*P*is the pressure. Then, taking the derivative of (4) and using the conservation equation one can easily find the Raychauduri equation in standard LQC [8]

- 1.A universe filled by a barotropic fluid with EoS \(P=P(\rho )\). In this case, the unique background is obtained solving the first order differential equation \(\dot{\rho }=-3H_{\pm }(\rho )[\rho +P(\rho )],\) where \(H_+(\rho )=\sqrt{\frac{\rho }{3}\left( 1-\frac{\rho }{\rho _c}\right) }\) is the value of the Hubble parameter in the expanding phase and \(H_-(\rho )=-\sqrt{\frac{\rho }{3}\left( 1-\frac{\rho }{\rho _c}\right) }\) is its value in the contracting one. In general, this equation has to be solved numerically, but in the particular case of an constant effective EoS parameter \(w_{eff}\) one obtains the following analytic solution [13]:$$\begin{aligned} a= & {} \left( \frac{3}{4}\rho _c(1+w_{eff})^2t^2+1 \right) ^{\frac{1}{3(1+w_{eff})}}, \nonumber \\ H= & {} \frac{\rho _c (1+w_{eff}) t}{2 a^{3(1+w_{eff})} }, \quad \rho =\frac{\rho _c}{a^{3(1+w_{eff})}}. \end{aligned}$$(6)
- 2.A universe filled by an scalar field \(\phi \) minimally coupled with gravity. In this case the energy density is \(\rho =\frac{\dot{\phi }^2}{2}+V(\phi )\), and the conservation equation readswhere once again \(H_{\pm }(\phi ,\dot{\phi })=\pm \sqrt{\frac{\rho }{3}\left( 1-\frac{\rho }{\rho _c}\right) }\). The difference with the case of a barotropic fluid is that now we have a second order differential equation, meaning that one has infinitely many backgrounds. Moreover, one could also obtain a potential having a background which is the same as the one provided by a barotropic fluid with constant EoS parameter [35, 36]$$\begin{aligned} \ddot{\phi }+3H_{\pm }(\phi ,\dot{\phi })\dot{\phi }+V_{\phi }=0, \end{aligned}$$(7)$$\begin{aligned} V=2\rho _c\frac{(1-w_{eff})e^{-\sqrt{3 (1+w_{eff}) }\phi }}{(1+e^{-\sqrt{3(1+w_{eff})}\phi })^2}. \end{aligned}$$(8)

## 3 Dynamics in the Dapor–Liegener model of LQC

*f*is a function defined in [0, 1] as \(f(x)= x-(\gamma ^2+1)x^2\). This function is positive in the interval \([0, \frac{1}{\gamma ^2+1} ]\), and reaches its maximum at \(x=\frac{1}{2(\gamma ^2+1)}\), meaning that the minimum value of the energy density is 0 and its maximum value is \(\rho _{max}= \frac{\rho _c}{4(\gamma ^2+1)}\).

- 1.
Branch 1 (blue curve in Fig. 2): The variable \(\beta \) moves from \(\beta _i\) to 0, or in the plane \((H,\rho )\) the universe emerges in a de Sitter regime moving in the contracting phase from \((-\sqrt{\tilde{H}^2},0)\) to \((0,\rho _{max})\), where it bounces to enter in the expanding phase, and finally at late times it ends at (0, 0) where GR applies, because when \(\beta \cong 0\) the Eqs. (12) and (11) become \(H\cong \frac{\beta }{\gamma }\) and \(\rho \cong 3\frac{\beta ^2}{\gamma ^2}\), thus combining them one gets the standard Friedmann equation \(H^2\cong \frac{\rho }{3}\), that is, one recovers GR at low energy densities.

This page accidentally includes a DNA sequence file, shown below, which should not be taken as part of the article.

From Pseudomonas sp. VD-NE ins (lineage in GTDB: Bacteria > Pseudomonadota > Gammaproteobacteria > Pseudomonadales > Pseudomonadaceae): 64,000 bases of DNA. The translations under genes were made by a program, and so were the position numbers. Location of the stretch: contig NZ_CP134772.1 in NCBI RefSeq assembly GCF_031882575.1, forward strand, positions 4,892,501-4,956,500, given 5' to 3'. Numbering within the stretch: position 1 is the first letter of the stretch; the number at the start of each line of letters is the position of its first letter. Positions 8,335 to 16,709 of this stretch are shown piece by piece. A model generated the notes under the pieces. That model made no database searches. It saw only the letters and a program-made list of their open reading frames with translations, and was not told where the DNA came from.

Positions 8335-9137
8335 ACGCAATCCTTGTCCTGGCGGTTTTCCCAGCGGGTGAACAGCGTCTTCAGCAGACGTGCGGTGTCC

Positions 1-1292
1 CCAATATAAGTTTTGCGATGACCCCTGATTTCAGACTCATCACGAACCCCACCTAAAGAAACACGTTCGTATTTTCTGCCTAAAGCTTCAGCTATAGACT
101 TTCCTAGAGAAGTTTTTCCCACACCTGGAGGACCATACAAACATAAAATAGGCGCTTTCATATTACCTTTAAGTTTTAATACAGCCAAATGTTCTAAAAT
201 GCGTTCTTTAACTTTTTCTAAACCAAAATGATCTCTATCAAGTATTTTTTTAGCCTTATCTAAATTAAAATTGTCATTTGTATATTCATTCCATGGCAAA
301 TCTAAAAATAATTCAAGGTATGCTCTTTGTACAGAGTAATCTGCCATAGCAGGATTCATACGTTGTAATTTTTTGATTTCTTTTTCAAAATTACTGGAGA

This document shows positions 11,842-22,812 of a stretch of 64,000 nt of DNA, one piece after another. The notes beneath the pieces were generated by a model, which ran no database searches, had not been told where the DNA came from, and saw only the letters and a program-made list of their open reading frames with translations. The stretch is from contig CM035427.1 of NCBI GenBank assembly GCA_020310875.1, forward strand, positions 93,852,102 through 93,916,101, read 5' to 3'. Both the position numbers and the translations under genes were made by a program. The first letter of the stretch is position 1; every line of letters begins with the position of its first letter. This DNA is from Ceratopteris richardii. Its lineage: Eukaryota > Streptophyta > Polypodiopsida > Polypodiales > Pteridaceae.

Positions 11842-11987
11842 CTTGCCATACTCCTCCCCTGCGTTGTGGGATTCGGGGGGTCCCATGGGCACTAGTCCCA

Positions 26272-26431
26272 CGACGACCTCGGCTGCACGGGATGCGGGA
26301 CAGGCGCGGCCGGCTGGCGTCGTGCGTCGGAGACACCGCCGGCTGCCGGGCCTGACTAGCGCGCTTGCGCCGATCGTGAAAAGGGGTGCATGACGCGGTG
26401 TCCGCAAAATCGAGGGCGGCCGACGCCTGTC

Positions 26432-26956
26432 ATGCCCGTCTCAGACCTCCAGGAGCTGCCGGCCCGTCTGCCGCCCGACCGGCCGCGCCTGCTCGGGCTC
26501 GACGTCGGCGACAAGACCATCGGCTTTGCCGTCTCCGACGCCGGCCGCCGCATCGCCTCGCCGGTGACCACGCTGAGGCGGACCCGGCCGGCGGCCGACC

- 2.
Branch 2 (red curve in Fig. 2): The variable \(\beta \) moves from 0 to \(-\beta _i\), or in the plane \((H,\rho )\) the universe starts when GR is valid, moving in the contracting phase from (0, 0) to \((0,\rho _{max})\), where the universe bounces entering in the expanding phase, and finally ending in a de Sitter regime at \((+\sqrt{\tilde{H}^2}, 0)\). Obviously, the dynamics in this second branch is not viable because the universe ends in a de Sitter phase with such a large value of the Hubble parameter.

*F*. Therefore, it is impossible to reach a simple expression such as (6) obtained in standard LQC, only numerical calculations can be performed to obtain the dynamics.

Finally, we want to stress that the background provided by the Dapor–Leigener model does not seem easy to be mimicked using modified or mimetic gravity as has been done for the standard model in LQC [22, 26, 28], due to the complicated form exhibited by the solution curve to the Friedmann equation (18) in the plane \((H,\rho )\) (see Fig. 2).

## 4 Perturbations

There are two different ways to understand a bouncing scenario (see [38, 39, 40, 41, 42] for a review of bouncing cosmologies). One of them is to see it as an implementation of inflation, where the big bang singularity is replaced by a bounce but the inflationary regime exists in the expanding phase [43, 44, 45, 46]. The other viewpoint is radically different: a bouncing cosmology, named *matter or matter-ekpyrotic bouncing scenario*, is an alternative to the inflationary paradigm, and thus, the inflationary phase is removed [47, 48, 49] in this scenario.

In the first path, an inflationary potential is used and the observable scales leave the Hubble radius during the inflationary regime as in standard inflation but, unlike in inflation, the modes corresponding to those scales are not expected to be in the so-called *adiabatic* or, sometimes, Bunch-Davies vacuum (see for instance the section 6.2 of [50]), due to their previous evolution in the contracting phase and across the bounce [12]. On the contrary, in the second point of view the modes corresponding to the observable scales, which leave the Hubble radius at very early times in the contracting phase, are in the *adiabatic* vacuum [13, 14, 15, 16, 20, 24, 51], due to the duality between the de Sitter regime in the expanding phase and a matter domination in the contracting phase [52]. In fact, to obtain a nearly flat power spectrum in this approach, one has to choose a potential which at early times leads to a quasi-matter domination regime in the contracting era [53].

In standard LQC, both points of view have been implemented with success. The first one has been extensively studied in [17, 43, 44, 54, 55], and the second one in [13, 14, 15, 16, 24, 36, 51, 53] studying the matter and the matter-ekpyrotic bounce scenario, and partially showing its viability confronting the theoretical values of spectral quantities such as the spectral index, its running or the ratio of tensor to scalar perturbations with their corresponding observational values.